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Chapter 35 -
An Example - A Very Young Old Lady
A close observer, a careful student of the power of the thought forces, will soon be able to read in the voice, in the movements, in the features, the effects registered by the prevailing mental states and conditions. Or, if he is told the prevailing mental states and conditions, he can describe the voice, the movements, the features, as well as describe, in a general way, the peculiar physical ailments their possessor is heir to.
There comes to mind at this moment a friend, a lady well on to eighty years of age. An old lady, some, most people in fact, would call her, especially those who measure age by the number of the seasons that have come and gone since one's birth. But to call our friend old, would be to call black white. She is no older than a girl of twenty-five, and indeed younger, I am glad to say, or I am sorry to say, depending upon the point of view, than many a girl of this age. Seeking for the good in all people and in all things, she has found the good everywhere. The brightness of disposition and of voice that is hers today, that attracts all people to her and that makes her so beautifully attractive to all people, has characterized her all through life. It has in turn carried brightness and hope and courage and strength to hundreds and thousands of people through all these years, and will continue to do so, apparently, for many years yet to come.
No fears, no worryings, no hatreds, no jealousies, no sorrowings, no grievings, no sordid graspings after inordinate gain, have found entrance into her realm of thought. As a consequence her mind, free from these abnormal states and conditions, has not externalized in her body the various physical ailments that the great majority of people are lugging about with them, thinking in their ignorance, that they are natural, and that it is all in accordance with the "eternal order of things" that they should have them. Her life has been one of varied experiences, so that all these things would have found ready entrance into the realm of her mind and so into her life were she ignorant enough to allow them entrance. On the contrary she has been wise enough to recognize the fact that in one kingdom at least she is ruler, -- the kingdom of her mind, and that it is hers to dictate as to what shall and what shall not enter there. She knows, moreover, that in determining this she is determining all the conditions of her life. It is indeed a pleasure as well as an inspiration to see her as she goes here and there, to see her sunny disposition, her youthful step, to hear her joyous laughter. Indeed and in truth, Shakespeare knew whereof he spoke when he said, -- " It is the mind that makes the body rich."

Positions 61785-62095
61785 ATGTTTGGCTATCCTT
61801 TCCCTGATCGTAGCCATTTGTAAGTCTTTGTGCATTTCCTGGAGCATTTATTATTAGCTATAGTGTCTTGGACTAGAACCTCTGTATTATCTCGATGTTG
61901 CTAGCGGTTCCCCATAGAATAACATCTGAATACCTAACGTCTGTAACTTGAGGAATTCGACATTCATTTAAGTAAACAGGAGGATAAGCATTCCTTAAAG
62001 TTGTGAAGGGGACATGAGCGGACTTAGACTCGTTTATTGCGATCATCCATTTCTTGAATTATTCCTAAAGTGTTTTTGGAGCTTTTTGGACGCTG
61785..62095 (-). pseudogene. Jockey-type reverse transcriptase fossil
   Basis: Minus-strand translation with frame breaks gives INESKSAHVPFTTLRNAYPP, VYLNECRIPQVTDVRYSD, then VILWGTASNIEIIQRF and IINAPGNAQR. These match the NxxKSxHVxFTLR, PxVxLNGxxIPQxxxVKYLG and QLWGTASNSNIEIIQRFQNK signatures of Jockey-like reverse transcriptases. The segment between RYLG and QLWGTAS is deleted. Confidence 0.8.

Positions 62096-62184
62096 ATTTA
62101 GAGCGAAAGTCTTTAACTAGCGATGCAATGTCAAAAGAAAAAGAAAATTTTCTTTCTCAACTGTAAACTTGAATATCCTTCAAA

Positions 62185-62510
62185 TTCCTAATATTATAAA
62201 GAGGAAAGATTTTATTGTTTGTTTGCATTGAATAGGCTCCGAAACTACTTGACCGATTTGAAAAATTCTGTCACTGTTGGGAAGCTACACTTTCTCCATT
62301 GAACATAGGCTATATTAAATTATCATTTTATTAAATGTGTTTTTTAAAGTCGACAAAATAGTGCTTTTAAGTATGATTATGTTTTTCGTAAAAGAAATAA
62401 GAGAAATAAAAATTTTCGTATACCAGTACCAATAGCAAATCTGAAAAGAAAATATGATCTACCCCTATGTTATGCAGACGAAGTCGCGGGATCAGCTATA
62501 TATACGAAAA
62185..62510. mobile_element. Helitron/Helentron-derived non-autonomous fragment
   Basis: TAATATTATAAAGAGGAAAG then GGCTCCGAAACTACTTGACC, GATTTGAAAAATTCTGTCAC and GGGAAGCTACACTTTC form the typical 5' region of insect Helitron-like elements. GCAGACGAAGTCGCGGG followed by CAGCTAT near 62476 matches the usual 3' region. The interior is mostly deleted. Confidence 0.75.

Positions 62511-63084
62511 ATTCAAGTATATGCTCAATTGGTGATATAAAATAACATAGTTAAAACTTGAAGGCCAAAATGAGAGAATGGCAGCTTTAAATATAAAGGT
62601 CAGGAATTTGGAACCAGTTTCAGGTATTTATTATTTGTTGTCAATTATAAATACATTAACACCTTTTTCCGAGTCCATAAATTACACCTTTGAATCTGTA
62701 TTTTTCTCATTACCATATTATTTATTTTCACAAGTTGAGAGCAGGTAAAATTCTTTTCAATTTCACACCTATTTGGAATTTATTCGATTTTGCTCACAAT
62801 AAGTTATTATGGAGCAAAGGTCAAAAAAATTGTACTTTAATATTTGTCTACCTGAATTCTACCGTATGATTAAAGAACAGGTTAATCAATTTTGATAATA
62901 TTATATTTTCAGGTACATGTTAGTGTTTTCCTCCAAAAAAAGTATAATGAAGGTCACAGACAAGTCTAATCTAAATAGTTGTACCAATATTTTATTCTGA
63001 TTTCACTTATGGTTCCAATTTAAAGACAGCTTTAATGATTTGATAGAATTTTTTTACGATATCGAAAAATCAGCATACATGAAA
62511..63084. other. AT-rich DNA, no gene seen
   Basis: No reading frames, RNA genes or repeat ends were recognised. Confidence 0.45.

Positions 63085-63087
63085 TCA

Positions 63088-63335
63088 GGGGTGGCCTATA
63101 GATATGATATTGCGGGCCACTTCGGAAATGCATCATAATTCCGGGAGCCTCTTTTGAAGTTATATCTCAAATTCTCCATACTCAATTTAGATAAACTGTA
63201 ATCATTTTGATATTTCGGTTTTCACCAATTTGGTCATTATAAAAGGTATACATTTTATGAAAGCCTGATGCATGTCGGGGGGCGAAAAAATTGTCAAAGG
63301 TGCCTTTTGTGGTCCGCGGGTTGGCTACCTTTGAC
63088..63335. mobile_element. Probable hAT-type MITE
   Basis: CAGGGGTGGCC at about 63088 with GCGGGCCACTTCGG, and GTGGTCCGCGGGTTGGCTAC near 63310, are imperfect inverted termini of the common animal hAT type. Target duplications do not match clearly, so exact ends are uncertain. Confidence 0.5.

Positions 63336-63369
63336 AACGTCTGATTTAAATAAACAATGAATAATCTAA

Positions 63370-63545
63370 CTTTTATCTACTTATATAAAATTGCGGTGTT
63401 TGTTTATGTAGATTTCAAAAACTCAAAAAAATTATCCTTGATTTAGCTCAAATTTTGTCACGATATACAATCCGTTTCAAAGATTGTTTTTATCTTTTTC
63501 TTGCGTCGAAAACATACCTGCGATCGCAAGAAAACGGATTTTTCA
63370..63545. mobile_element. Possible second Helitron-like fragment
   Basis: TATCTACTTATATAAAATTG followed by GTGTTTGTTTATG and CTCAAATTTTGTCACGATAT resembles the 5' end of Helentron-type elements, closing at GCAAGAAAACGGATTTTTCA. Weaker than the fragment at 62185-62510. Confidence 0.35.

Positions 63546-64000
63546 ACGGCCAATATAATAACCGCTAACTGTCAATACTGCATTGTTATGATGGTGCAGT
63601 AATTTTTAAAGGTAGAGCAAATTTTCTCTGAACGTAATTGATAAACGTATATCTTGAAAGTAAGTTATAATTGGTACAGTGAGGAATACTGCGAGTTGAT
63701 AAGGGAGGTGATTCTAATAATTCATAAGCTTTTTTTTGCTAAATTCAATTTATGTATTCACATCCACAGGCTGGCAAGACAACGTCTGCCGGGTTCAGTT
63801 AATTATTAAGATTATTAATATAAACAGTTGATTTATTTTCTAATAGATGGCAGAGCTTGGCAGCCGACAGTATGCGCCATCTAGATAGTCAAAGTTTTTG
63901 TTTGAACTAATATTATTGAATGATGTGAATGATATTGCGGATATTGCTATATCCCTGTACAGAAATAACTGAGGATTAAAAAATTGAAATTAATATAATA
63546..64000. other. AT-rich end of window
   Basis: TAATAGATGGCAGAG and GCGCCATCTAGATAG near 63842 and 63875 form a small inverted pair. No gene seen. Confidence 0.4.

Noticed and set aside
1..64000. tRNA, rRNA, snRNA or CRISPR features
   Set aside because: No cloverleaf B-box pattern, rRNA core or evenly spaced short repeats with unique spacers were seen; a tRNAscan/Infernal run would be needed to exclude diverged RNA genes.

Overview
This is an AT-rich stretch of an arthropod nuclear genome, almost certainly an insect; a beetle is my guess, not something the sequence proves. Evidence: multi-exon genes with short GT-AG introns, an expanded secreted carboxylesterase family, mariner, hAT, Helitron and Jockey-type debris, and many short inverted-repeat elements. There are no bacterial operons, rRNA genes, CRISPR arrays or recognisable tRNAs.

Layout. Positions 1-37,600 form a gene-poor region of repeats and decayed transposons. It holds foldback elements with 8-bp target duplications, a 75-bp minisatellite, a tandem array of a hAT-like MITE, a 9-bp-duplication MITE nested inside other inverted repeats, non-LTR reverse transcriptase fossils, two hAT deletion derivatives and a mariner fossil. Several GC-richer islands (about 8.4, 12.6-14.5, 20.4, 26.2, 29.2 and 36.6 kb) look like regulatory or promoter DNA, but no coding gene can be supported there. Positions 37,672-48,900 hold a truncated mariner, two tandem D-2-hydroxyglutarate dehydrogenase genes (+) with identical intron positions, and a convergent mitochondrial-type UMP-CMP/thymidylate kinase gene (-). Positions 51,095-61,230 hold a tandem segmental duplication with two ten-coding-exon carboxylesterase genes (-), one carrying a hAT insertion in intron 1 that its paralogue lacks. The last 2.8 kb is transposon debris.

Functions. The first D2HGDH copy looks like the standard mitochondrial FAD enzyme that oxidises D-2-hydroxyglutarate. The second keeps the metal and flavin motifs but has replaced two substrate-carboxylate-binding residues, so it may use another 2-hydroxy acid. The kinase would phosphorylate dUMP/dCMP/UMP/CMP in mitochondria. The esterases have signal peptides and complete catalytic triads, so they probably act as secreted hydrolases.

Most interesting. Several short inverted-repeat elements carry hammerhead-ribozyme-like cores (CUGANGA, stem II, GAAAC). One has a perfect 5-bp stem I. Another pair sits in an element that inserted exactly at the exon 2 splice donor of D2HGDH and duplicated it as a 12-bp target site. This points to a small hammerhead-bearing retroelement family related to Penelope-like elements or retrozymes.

With great pleasure I watched her but recently as she was walking along the street, stopping to have a word and so a part in the lives of a group of children at play by the wayside, hastening her step a little to have a word with a washerwoman toting her bundle of clothes, stopping for a word with a laboring man returning with dinner pail in hand from his work, returning the recognition from the lady in her carriage, and so imparting some of her own rich life to all with whom she came in contact.
And as good fortune would have it, while still watching her, an old lady passed her, -- really old, this one, though at least ten or fifteen years younger, so far as the count by the seasons is concerned. Nevertheless she was bent in form and apparently stiff in joint and muscle. Silent in mood, she wore a countenance of long-faced sadness, which was intensified surely several fold by a black, sombre head-gear with an immense heavy veil still more sombre looking if possible. Her entire dress was of this description. By this relic-of-barbarism garb, combined with her own mood and expression, she continually proclaimed to the world two things, -- her own personal sorrows and woes, which by this very method she kept continually fresh in her mind, and also her lack of faith in the eternal goodness of things, her lack of faith in the love and eternal goodness of the Infinite Father.
Wrapped only in the thoughts of her own ailments, and sorrows, and woes, she received and she gave nothing of joy, nothing of hope, nothing of courage, nothing of value to those whom she passed or with whom she came in contact. But on the contrary she suggested to all and helped to intensify in many, those mental states all too prevalent in our common human life. And as she passed our friend one could notice a slight turn of the head which, coupled with the expression in her face, seemed to indicate this as her thought, -- Your dress and your conduct are not wholly in keeping with a lady of your years. Thank God, then, thank God they are not. And may He in His great goodness and love send us an innumerable company of the same rare type; and may they live a thousand years to bless mankind, to impart the life-giving influences of their own royal lives to the numerous ones all about us who stand so much in need of them.
(from: In Tune with the Infinite )
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